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Circular instruments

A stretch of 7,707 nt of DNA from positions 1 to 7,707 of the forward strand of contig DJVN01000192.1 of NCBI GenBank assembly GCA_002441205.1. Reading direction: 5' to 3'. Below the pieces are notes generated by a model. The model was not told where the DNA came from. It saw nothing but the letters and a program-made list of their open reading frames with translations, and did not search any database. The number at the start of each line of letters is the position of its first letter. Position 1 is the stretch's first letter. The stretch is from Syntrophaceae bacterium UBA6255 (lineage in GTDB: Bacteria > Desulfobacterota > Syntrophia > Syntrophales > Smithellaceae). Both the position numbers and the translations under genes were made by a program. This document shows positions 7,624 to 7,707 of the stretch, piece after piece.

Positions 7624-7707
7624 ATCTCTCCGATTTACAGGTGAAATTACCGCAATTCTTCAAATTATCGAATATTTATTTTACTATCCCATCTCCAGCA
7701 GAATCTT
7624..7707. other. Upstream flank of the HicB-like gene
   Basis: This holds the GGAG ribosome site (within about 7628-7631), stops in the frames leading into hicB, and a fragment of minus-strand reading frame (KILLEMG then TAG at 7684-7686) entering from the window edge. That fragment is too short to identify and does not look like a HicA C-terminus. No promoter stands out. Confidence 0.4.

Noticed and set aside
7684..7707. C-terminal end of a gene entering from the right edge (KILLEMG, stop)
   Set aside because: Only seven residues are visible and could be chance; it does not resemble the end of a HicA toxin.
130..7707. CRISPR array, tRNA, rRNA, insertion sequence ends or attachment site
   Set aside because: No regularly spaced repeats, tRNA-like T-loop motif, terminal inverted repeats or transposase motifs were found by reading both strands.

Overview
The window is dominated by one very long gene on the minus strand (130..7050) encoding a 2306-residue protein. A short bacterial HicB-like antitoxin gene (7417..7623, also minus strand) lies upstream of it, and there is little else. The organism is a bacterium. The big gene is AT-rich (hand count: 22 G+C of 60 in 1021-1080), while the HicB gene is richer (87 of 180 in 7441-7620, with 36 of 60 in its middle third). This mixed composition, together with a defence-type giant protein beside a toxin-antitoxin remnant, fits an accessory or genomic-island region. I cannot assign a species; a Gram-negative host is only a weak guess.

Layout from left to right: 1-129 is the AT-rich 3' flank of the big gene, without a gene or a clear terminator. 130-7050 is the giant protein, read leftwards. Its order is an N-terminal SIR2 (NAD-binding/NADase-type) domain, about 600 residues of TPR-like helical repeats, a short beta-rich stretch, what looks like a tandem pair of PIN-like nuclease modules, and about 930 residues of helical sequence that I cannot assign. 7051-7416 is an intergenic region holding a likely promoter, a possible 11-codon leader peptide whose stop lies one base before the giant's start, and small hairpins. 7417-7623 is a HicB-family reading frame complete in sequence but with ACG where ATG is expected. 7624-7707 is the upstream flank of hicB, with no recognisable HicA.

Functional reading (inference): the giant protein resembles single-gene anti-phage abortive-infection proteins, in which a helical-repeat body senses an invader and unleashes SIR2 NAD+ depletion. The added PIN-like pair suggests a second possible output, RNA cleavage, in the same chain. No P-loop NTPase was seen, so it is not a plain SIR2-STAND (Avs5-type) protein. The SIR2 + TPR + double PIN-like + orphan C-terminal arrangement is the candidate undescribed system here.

Circular Cir"cu*lar, a. [L. circularis, fr. circulus circle: cf. F. circulaire. See Circle.] 1. In the form of, or bounded by, a circle; round. 2. repeating itself; ending in itself; reverting to the point of beginning; hence, illogical; inconclusive; as, circular reasoning. 3. Adhering to a fixed circle of legends; cyclic; hence, mean; inferior. See Cyclic poets, under Cyclic. Had Virgil been a circular poet, and closely adhered to history, how could the Romans have had Dido? --Dennis. 4. Addressed to a circle, or to a number of persons having a common interest; circulated, or intended for circulation; as, a circular letter. A proclamation of Henry III., . . . doubtless circular throughout England. --Hallam. 5. Perfect; complete. [Obs.] A man so absolute and circular In all those wished-for rarities that may take A virgin captive. --Massinger. Circular are, any portion of the circumference of a circle. Circular cubics (Math.), curves of the third order which are imagined to pass through the two circular points at infinity. Circular functions. (Math.) See under Function. Circular instruments, mathematical instruments employed for measuring angles, in which the graduation extends round the whole circumference of a circle, or 360[deg]. Circular lines, straight lines pertaining to the circle, as sines, tangents, secants, etc. Circular note or letter. (a) (Com.) See under Credit. (b) (Diplomacy) A letter addressed in identical terms to a number of persons. Circular numbers (Arith.), those whose powers terminate in the same digits as the roots themselves; as 5 and 6, whose squares are 25 and 36. --Bailey. --Barlow. Circular points at infinity (Geom.), two imaginary points at infinite distance through which every circle in the plane is, in the theory of curves, imagined to pass. Circular polarization. (Min.) See under Polarization. Circular or Globular sailing (Naut.), the method of sailing by the arc of a great circle. Circular saw. See under Saw.